If you read my last article (and if you did not, here it is), you know River Tam from Firefly is one of my favorite characters of all time. In the feature film Serenity, fans get a long-awaited continuation from the single-series run of JW's space cowboy science fiction magnum opus. In one of the final scenes, River proves that her brain-washers may have turned her into a killing machine, but that doesn't mean they've turned her into an evil one.

4. Nominated for an Emmy: Hush

Okay, this is my least favorite episode of Buffy, not because it isn't good (it most certainly is among the best, actually), but because it scares the living shit out of me. Hush is a brilliantly written (heh) episode about a new kind of monster; they are called the Gentleman, and they're assholes. They glide around town stealing everyone's voice, then glide into your bedroom in the middle of the night, and cut out your goddamn heart. All with perfect gentlemanly poise. Congratulations, Joss, you've managed to give me nightmares for the rest of my life. (I still love you).

Obviously, since their voices have been stolen, almost the entire episode is acted without any lines. The characters have to figure out how to communicate with each other and defeat the Gentleman. This episode is brilliant, beautiful, and hilarious. So it's no wonder why it was nominated for an Emmy in the category of Outstanding Writing for a Drama Series (ironically).

3. Dr. Horrible's Sing-Along Blog

Written during the 2007-2008 Writer's Guild of America Strike, Dr. Horrible has received high praise and reviews, and plenty of awards to accompany them. A genius, heartbreaking musical about a man with aspirations to be a super-villain, this web-series is a fun, hilarious, and quirky addition to Whedon's ever-growing list of brilliant material.  But the best part of the series? This scene, when Nathan Fillion makes his gloriously handsome entrance:

2. "You can't take the sky from me"

When Firefly was canceled, JW and everyone involved was crushed. Fox didn't have enough faith in the show because it didn't have enough viewers to survive another season, even though it received endless praise from reviewers. Not hours after he got word of the show's cancellation (while they were still filming an episode--the nerve) Joss was on the phone with the president of Fox. In an interview on the fan-made film "Done the Impossible" (a wonderful film, available to stream on Netflix), Joss describes the simple interaction in which he thankfully gained the rights to his space-cowboy baby.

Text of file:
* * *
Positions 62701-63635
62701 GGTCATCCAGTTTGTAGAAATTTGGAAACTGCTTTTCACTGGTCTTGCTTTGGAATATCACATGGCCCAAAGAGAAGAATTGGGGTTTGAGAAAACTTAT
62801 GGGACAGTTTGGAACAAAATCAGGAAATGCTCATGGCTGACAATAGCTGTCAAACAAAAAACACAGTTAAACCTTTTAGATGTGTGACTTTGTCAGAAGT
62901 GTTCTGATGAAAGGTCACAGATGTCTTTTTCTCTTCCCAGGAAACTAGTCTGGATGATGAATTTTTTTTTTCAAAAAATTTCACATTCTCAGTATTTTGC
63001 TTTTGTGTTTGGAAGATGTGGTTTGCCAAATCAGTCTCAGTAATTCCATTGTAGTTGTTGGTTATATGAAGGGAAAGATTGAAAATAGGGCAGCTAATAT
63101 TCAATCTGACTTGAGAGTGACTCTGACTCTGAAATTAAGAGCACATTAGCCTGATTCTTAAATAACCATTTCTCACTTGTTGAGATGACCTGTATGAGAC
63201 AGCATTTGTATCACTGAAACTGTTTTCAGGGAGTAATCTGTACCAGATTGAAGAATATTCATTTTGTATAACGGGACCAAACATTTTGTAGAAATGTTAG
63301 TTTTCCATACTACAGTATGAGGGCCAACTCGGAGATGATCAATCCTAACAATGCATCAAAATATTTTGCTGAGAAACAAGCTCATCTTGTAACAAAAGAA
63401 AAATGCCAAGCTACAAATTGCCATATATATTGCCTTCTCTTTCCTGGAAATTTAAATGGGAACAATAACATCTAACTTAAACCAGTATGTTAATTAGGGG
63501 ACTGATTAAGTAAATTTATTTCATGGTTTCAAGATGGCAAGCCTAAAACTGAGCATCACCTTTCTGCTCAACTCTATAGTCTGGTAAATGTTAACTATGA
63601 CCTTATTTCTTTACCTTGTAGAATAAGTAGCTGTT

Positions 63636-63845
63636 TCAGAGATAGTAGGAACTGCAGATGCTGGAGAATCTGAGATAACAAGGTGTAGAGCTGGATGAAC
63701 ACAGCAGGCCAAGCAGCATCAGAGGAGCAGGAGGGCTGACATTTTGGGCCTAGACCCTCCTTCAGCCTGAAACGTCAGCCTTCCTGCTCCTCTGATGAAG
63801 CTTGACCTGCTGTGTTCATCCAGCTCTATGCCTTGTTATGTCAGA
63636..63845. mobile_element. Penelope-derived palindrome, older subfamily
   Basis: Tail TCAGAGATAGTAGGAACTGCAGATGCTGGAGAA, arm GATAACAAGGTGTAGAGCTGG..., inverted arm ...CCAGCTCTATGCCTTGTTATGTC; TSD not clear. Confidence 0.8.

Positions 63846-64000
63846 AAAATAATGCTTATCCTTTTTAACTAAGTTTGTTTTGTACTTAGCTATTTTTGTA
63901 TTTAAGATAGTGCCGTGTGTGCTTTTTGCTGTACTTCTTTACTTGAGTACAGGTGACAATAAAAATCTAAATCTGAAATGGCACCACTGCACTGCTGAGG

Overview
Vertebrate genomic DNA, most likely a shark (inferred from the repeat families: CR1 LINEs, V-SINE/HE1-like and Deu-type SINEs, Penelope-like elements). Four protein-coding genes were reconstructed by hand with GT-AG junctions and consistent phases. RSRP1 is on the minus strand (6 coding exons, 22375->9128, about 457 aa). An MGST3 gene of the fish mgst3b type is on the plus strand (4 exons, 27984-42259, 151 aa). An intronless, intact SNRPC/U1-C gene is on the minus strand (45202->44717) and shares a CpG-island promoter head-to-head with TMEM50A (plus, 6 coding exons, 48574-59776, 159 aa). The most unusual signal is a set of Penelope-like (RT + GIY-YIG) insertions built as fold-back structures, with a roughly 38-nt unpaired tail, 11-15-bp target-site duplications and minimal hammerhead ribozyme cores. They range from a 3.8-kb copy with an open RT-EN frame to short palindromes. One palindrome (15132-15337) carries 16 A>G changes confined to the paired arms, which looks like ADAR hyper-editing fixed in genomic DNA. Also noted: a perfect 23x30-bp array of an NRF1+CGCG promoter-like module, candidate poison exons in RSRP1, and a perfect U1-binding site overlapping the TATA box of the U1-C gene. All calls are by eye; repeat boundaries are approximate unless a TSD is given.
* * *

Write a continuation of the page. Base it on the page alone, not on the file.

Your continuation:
"I talked to the president of the network and all I said was, 'Will you let me take it somewhere else?' She said, 'Yes.' That was our entire conversation. I believe it was our last. And they did, very graciously, let me take it somewhere else. And so it did not die, but it was close." Source

1. Death Scenes

This isn't just one moment, because there are multiple deaths involved in the Whedonverse. But allow me to explain: Joss knows how to convey real grief. His most gut-wrenching, heart breaking character deaths are those that happen so suddenly and naturally within the chaos of science fiction. These deaths come out of no where, like most in the real world. Sometimes someone is shot by some dickhead with a gun; sometimes, someone is impaled through the heart; and other times, someone died in their sleep from a brain tumor. These deaths are Joss's way, I think, to keep us checked in; the story is taking place on Earth, with humans. Humans are not immortal. The monsters and aliens and Gods he writes may be, but humans are humans. That grief, while devastating, gives us strength; it gives us the fuel we need to fight the enemy as one. Like Phil Coulson says in The Avengers, "This was never going to work...if they didn't have"

Like I said, this list is really endless, but I tried to pick the top ten most unique ones that stuck out for me. Are there any Joss Whedon moments you'd like to add? Let me know in the comments!


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I thought I read somewhere that Joss only created Hush because all the reviewers for Buffy only talked about the dialog. So he took it out.

Yes! He began to realize that a lot of the show was "he talks, she talks, they talk." over and over again, and people from the network told him his show was mostly dialogue. He didn't like that. He was starting to feel stifled when it came to creativity. So "Hush" was born.

Great article. I'm going to have to watch Dr. Horrible now. It looked amazing. I love how JW "gets" the gender issue wholeheartedly. Awesome.